Nothing will test that hope more severely than Biden’s goal of reinvigorating the labor movement as a way to do it.
His aspiration to be “the most pro-union president you’ve ever seen” stems from his upbringing in post-World War II Scranton, Pennsylvania, where he witnessed the early stage of Rust Belt decline. Labor movement experts see early evidence of commitment in a recent video he recorded affirming the right to organize as Amazon workers in Alabama vote on whether to form a union.
“Arguably the most pro-union public statement by a president…in the entirety of American history,” tweeted Erik Loomis, a labor historian at the University of Rhode Island.
“Nothing like it before,” agreed Nelson Lichtenstein, who directs the Center for the Study of Work, Labor and Democracy at the University of California/Santa Barbara.
The question is whether even a supportive president can reverse the decline in union power that economists say has helped hollow out America’s middle class. Neither organized labor nor sympathetic politicians have managed to do that for decades.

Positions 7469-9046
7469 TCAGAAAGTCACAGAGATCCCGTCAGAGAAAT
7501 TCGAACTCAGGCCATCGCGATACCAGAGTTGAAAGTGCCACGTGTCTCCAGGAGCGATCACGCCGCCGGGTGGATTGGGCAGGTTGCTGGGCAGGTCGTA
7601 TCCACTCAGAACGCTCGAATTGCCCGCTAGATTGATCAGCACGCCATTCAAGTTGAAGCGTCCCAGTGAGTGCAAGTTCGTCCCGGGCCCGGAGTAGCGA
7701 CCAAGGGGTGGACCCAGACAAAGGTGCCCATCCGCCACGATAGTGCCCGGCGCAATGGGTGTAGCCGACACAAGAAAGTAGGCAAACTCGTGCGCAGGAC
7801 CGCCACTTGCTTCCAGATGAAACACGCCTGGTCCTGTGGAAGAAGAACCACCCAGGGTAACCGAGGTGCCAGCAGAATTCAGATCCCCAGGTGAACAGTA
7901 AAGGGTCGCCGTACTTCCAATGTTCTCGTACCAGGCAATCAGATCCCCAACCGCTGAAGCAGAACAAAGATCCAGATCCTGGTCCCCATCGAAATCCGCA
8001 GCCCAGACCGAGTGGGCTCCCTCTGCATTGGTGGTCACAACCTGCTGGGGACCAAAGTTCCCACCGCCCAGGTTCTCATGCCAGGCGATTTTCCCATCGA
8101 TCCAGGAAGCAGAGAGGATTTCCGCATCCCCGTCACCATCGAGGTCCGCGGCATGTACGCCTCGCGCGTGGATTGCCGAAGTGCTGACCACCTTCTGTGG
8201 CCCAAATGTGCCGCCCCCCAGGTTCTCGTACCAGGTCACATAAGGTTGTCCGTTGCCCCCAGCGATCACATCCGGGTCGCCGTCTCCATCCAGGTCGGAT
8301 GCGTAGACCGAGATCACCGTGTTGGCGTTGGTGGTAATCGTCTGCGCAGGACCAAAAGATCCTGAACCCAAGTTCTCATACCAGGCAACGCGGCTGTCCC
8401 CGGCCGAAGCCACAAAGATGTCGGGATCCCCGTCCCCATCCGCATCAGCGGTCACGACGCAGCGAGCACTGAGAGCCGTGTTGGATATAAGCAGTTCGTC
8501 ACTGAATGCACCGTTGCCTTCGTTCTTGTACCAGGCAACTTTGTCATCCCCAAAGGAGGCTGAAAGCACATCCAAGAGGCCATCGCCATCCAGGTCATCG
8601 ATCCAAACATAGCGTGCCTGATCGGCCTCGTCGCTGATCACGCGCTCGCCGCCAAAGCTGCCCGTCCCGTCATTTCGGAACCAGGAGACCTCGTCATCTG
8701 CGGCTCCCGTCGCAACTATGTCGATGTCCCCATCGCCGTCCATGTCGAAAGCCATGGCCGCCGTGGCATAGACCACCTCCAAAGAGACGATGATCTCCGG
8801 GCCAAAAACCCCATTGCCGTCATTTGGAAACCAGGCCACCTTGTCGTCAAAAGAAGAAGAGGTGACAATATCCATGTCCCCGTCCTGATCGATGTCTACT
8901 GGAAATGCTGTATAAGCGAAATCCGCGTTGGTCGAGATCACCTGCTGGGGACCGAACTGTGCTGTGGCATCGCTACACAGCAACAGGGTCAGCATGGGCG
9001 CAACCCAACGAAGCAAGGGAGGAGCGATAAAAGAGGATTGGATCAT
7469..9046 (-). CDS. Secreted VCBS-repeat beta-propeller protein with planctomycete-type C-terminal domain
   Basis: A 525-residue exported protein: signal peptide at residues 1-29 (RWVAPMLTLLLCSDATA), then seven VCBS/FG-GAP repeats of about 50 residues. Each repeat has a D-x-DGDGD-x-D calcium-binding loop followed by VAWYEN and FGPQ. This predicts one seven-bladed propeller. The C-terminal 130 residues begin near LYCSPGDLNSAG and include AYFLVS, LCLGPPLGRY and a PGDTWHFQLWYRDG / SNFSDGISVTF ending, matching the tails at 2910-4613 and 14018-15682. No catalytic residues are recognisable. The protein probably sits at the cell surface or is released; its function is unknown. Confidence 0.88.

Labor union membership peaked in the 1950s, as Biden became a teenager, at just over one-third of the workforce. Ever since, an interconnected array of economic, cultural and political factors has driven that proportion down to just over 10% overall, and even lower among private-sector workers.
The decline, propelled by business executives and conservative politicians who consider unions a drag on profits and growth, has occurred in advanced economies around the world. Republican President Ronald Reagan punctuated it in the US by firing striking members of the air traffic controllers union in 1981.